West Indian Day Parade features sights, sounds and flavors of Caribbean

September 10, 2015 Meaghan McGoldrick
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For the 48th year, Caribbean culture was on display as the West Indian American Day Carnival Association (WIADCA) presented its annual New York Caribbean Week, a five-day festival that culminated in the annual New York Caribbean Carnival Parade.

“We firmly believe in cultural diversity and partnership within people in the community,” said Anne-Rhea Smith, a spokesperson for WIADCA, of the collection of events, which kicked off on Thursday, September 3 and included costumes, concerts, contests and more. “It keeps us alive and growing and keeps us servicing the community at large, particularly the Caribbean American community.”

Highlights of this year’s festivities included food, music, a greater stage presentation and a first-annual Golden Krust Bakery Patty Eating Contest, presented by Borough President Eric Adams.

This year’s theme was “One Caribbean” and the week’s events drew crowds in the hundreds of thousands.

The main parade along Eastern Parkway on Labor Day, September 7, was peaceful; however, unfortunately, a celebration elected officials say should have been a met with peace was instead met with violence including a shooting that left one dead and one in critical condition in the early morning hours preceding the parade’s kick-off, when the J’Ouvert celebrations take place.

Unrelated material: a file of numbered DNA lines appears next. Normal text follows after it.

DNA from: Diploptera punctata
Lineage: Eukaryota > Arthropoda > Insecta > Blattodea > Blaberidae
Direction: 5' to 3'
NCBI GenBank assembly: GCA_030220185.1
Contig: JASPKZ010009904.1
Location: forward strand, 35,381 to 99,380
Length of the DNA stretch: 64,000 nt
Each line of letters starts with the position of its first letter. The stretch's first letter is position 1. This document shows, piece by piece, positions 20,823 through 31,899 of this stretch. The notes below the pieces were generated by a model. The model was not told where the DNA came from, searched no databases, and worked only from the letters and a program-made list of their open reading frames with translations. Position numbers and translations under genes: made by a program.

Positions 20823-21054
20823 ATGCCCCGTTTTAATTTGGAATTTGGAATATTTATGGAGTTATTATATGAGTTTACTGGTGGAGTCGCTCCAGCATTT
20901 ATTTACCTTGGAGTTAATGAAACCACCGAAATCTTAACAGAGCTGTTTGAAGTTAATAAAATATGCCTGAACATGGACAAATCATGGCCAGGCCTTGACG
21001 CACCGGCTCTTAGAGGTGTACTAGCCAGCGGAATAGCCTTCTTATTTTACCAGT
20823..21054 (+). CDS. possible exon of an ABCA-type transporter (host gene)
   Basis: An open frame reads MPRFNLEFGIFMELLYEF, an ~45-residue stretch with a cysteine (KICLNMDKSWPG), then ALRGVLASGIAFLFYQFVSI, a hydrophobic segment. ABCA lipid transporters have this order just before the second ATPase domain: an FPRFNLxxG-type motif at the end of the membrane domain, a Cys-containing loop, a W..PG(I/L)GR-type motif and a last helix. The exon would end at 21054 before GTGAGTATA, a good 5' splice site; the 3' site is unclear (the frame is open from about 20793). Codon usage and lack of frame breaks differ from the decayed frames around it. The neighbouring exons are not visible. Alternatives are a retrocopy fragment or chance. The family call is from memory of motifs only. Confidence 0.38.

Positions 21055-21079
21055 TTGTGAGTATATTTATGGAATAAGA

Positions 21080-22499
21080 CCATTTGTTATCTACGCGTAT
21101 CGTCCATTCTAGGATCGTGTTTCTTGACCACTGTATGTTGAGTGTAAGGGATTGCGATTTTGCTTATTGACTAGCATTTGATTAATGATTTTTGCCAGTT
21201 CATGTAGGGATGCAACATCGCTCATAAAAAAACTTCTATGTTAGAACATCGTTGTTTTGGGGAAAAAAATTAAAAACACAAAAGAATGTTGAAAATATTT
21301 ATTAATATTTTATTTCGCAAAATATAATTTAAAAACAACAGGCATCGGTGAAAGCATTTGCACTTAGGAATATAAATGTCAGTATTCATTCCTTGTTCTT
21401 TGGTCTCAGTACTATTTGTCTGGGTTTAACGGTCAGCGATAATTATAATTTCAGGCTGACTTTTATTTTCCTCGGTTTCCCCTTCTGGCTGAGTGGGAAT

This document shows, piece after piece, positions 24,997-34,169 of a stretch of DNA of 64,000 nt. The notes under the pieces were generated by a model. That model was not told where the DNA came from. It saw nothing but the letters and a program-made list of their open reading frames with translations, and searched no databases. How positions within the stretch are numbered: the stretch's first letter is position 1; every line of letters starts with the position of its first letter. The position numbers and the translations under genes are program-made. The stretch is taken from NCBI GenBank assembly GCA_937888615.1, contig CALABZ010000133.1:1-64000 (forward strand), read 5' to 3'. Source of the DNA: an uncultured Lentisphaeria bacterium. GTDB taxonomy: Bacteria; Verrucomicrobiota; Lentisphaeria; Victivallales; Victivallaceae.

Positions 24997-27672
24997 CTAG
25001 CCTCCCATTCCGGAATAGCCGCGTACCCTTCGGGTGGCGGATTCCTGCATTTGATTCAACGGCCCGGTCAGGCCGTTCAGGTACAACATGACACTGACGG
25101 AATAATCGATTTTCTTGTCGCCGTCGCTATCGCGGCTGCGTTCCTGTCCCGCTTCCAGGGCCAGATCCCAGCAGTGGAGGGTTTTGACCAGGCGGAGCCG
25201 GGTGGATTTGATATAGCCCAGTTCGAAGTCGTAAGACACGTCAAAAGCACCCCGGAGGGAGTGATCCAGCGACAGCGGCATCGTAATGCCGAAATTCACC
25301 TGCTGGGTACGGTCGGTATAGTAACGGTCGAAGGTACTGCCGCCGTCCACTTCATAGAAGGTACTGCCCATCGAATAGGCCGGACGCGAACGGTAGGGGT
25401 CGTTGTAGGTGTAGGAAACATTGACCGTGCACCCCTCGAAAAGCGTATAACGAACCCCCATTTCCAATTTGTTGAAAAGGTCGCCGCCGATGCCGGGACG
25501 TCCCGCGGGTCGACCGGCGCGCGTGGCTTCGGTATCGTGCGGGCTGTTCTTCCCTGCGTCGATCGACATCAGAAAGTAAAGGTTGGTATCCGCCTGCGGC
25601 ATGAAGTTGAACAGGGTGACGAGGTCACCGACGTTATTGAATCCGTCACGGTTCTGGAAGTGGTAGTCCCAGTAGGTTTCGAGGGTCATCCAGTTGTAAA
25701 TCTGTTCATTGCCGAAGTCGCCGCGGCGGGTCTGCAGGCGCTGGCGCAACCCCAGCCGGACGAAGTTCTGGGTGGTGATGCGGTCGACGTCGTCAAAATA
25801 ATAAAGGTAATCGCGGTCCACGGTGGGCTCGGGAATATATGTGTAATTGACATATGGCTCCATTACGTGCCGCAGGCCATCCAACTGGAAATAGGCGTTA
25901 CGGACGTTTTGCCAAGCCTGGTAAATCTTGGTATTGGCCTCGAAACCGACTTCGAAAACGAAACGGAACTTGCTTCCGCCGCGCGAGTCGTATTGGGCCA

“The J’Ouvert celebrations, which are separate from the larger parade, have raised legitimate concerns about safety for participants and passersby alike,” said Adams in a statement.

The borough president noted that, while WIADCA has worked diligently in cooperation with the NYPD to keep Caribbean Week safe, more needs to be done by all parties – including those simply in attendance.

“Even with efforts that have been taken to make these marches and parties safer, we cannot tolerate a single person getting injured or worse,” he said. “The celebration of J’Ouvert is not inherently violent, so we must work to remove every violent element from this otherwise festive celebration of cultural pride.”

According to Adams, he and other relevant stakeholders will determine the best course of action for next year’s festivities which, despite run-ins with violence, have remained a favorite end-of-summer activity amongst many Brooklyn families.

This year’s parade grand marshals were Supreme Court Justice Sylvia Ash; Maxine Williams, director of diversity for Facebook; Kenneth Mapp, governor of the US Virgin Islands; and Earl Phillips, secretary and treasurer of TWU Local 100.

Additional reported contributed by Jaime DeJesus.


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